On October 14, 2017, geologist Amy East of the USGS and biologist Tommy Williams of the NOAA National Marine Fisheries Service led a field trip to the Carmel River for 16 graduate students from the University of California, Berkeley. This article is part of the November-December 2017 issue of the Sound Waves newsletter.
Graduate Students View Evidence of Carmel River Recovery after First Large Dam Removal in California
The students, enrolled in the course “Restoration of Rivers and Streams,” spent the day learning about the response of the Carmel River to the removal of the San Clemente Dam two years ago. Demolition of the 32-meter (105-foot)-high dam, completed in November 2015, was the third-largest dam removal in the U.S. so far, and the first removal of a large dam in California. East and Williams showed the students the former dam site and evidence of change and recovery both up- and downstream.
The concrete arch dam, built in the 1920s to supply water to the Monterey Peninsula, was removed because it had been declared unsafe and because its reservoir had filled with sediment and no longer provided water storage. This is one of a growing number of instances in the U.S. where obsolete or unsafe dams are being removed to mitigate economic and safety liabilities, as well as to restore river habitat. In the Carmel River, removal of San Clemente Dam is expected to improve habitat conditions for two species listed as threatened under the Endangered Species Act: steelhead fish (anadromous Oncorhynchus mykiss) and red-legged frogs (Rana draytonii).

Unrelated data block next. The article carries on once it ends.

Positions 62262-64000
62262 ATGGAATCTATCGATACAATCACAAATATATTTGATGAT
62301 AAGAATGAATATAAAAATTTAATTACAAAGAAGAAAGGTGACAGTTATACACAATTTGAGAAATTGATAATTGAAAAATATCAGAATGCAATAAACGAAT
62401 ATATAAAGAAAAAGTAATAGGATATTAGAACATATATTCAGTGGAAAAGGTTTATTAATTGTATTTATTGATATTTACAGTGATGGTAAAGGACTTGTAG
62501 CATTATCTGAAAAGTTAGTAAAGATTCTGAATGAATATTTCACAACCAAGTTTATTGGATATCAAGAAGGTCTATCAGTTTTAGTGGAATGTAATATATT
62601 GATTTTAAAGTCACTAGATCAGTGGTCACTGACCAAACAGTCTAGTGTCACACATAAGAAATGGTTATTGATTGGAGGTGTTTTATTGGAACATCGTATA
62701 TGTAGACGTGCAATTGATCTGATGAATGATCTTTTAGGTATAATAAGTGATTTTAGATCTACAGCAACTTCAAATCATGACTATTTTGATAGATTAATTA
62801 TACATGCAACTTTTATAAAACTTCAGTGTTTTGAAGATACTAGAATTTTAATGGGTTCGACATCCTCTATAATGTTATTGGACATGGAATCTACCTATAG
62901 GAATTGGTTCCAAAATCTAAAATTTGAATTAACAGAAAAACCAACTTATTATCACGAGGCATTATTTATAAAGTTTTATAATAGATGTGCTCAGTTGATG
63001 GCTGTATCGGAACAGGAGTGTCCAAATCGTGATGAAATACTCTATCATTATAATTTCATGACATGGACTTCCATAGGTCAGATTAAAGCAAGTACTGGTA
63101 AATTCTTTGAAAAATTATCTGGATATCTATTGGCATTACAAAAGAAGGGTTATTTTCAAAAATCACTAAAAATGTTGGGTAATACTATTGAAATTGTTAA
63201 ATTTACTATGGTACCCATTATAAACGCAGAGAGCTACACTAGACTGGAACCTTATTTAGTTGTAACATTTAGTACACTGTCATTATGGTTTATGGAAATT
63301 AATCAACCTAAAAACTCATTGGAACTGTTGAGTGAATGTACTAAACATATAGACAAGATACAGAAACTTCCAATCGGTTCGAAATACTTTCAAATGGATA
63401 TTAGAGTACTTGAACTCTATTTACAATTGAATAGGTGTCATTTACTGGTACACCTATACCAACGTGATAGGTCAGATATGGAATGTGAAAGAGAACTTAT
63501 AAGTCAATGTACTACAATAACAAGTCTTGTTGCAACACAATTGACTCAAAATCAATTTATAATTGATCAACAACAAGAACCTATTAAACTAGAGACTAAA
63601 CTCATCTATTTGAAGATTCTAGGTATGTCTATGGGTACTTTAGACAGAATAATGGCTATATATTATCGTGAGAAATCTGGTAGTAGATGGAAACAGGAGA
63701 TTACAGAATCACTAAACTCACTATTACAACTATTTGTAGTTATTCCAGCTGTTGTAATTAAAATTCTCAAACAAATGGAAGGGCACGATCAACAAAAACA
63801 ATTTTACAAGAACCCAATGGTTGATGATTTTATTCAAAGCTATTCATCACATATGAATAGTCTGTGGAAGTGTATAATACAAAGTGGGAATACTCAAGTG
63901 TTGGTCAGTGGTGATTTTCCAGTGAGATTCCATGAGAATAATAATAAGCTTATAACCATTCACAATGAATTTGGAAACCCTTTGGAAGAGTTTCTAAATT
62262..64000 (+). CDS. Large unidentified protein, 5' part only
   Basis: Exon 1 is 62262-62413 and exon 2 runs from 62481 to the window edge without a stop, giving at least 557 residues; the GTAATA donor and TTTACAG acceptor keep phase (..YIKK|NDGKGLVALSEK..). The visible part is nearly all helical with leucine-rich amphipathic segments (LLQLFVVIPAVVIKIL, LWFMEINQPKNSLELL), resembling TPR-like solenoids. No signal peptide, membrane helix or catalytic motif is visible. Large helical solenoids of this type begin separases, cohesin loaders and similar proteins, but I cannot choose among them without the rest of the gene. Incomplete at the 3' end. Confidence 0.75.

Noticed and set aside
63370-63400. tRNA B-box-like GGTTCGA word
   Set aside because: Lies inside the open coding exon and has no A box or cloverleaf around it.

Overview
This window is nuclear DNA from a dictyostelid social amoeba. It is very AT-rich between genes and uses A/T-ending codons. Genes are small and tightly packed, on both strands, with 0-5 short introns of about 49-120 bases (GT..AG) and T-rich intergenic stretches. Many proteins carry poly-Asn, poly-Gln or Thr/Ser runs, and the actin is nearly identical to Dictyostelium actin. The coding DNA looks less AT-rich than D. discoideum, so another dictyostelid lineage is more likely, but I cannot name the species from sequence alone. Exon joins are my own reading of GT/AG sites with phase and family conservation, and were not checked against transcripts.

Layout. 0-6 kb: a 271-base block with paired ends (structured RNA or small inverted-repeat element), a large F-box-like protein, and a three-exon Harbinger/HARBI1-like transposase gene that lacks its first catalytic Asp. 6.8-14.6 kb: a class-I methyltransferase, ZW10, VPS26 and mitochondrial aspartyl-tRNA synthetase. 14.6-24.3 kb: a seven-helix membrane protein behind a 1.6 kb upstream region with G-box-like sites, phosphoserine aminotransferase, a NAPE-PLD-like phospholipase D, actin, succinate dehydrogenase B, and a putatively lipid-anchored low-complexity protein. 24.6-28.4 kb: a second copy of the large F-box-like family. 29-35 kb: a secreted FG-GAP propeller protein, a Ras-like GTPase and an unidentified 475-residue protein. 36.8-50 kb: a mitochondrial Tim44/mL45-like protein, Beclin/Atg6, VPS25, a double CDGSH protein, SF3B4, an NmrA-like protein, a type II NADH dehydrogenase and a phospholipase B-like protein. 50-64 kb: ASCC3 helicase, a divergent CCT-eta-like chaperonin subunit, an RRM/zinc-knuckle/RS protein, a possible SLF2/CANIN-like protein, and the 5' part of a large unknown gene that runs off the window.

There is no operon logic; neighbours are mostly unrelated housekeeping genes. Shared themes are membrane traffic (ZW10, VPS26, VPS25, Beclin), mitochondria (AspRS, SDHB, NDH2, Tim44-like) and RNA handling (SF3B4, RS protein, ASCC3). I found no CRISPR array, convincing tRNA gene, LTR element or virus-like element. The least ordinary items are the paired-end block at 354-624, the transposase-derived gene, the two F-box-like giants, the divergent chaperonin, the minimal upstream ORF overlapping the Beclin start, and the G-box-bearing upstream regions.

Scientists from the USGS, NOAA, and California State University Monterey Bay have been studying the Carmel River before, during, and after dam removal to measure the physical and biological response. The teams measure channel topography, turbidity in the water, and sediment particle size on the riverbed, and they document the numbers and sizes of fish using various parts of the river.
Most of the sediment trapped in the former reservoir was intentionally left in place after dam removal to prevent increased flood hazard downstream, which might have resulted if a large quantity of sediment were to accumulate on the floodplain. Some sediment did move downstream, however, having eroded from the part of the reservoir above the sequestered material. Although the effects on fish and frog populations may take a decade or more to document fully, the ecosystem response thus far appears to be positive. As Williams and East explained to the students, the new sediment, combined with major floods during the winter of 2017, filled pools in the riverbed downstream of the dam site and deposited new gravel that now provides good habitat in which steelhead can spawn. The scientists have measured an increase in suitable spawning habitat in 2017 and have observed steelhead over a broad range of life stages (ages) using the newly reworked river channel, both above and below the dam site.
At the end of the field trip, one student commented that the opportunity to see the former San Clemente Dam site and the recovering Carmel River was “what I really wanted to get out of this class.”